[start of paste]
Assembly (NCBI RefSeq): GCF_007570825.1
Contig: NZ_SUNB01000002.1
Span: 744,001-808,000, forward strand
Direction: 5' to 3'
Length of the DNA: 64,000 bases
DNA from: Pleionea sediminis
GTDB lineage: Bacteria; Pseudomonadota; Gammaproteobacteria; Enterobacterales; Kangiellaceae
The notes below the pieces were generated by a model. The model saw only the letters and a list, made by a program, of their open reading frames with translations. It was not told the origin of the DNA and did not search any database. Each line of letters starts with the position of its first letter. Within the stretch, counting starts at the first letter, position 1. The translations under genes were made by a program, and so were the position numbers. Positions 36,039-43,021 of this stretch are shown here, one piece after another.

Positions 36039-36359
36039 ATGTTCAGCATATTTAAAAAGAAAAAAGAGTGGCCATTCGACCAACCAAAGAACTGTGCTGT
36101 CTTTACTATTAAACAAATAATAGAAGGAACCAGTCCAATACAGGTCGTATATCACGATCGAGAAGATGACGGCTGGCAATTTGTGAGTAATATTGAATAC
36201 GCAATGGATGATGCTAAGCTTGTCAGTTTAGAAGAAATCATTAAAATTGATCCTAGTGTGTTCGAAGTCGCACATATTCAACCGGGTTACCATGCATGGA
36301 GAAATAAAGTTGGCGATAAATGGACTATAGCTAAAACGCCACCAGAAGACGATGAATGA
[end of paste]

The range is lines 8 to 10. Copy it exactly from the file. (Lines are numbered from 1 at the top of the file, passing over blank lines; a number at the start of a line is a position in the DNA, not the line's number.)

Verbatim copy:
The notes below the pieces were generated by a model. The model saw only the letters and a list, made by a program, of their open reading frames with translations. It was not told the origin of the DNA and did not search any database. Each line of letters starts with the position of its first letter. Within the stretch, counting starts at the first letter, position 1. The translations under genes were made by a program, and so were the position numbers. Positions 36,039-43,021 of this stretch are shown here, one piece after another.

Positions 36039-36359
36039 ATGTTCAGCATATTTAAAAAGAAAAAAGAGTGGCCATTCGACCAACCAAAGAACTGTGCTGT